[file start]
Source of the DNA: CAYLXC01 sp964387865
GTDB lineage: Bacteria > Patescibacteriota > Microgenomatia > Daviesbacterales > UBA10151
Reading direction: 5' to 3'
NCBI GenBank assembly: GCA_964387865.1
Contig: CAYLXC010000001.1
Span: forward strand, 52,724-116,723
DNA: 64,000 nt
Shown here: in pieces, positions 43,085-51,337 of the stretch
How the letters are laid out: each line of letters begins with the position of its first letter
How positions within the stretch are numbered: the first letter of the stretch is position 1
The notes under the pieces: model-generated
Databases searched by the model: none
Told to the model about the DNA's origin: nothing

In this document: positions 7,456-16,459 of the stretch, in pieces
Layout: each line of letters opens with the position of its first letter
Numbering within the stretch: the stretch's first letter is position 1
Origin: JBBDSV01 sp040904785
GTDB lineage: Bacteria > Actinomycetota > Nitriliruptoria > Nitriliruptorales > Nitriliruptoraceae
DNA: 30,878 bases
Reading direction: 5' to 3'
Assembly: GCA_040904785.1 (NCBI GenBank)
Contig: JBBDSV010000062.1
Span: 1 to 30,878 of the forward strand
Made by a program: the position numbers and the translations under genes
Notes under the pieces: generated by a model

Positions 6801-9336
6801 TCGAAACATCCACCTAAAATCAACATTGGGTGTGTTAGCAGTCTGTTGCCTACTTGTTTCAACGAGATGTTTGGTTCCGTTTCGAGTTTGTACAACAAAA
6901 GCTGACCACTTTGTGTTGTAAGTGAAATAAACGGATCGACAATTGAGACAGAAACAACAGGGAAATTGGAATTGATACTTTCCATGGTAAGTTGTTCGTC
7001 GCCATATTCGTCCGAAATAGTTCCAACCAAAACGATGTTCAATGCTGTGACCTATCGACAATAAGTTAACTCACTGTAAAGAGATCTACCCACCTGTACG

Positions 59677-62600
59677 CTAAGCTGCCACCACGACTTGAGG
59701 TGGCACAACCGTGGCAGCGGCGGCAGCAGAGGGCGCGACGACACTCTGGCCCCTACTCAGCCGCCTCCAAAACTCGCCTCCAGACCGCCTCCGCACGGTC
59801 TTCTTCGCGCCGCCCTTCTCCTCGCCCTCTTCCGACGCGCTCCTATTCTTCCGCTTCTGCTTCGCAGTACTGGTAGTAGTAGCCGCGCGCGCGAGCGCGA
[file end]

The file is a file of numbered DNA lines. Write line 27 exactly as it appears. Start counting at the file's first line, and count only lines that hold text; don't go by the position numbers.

6801 TCGAAACATCCACCTAAAATCAACATTGGGTGTGTTAGCAGTCTGTTGCCTACTTGTTTCAACGAGATGTTTGGTTCCGTTTCGAGTTTGTACAACAAAA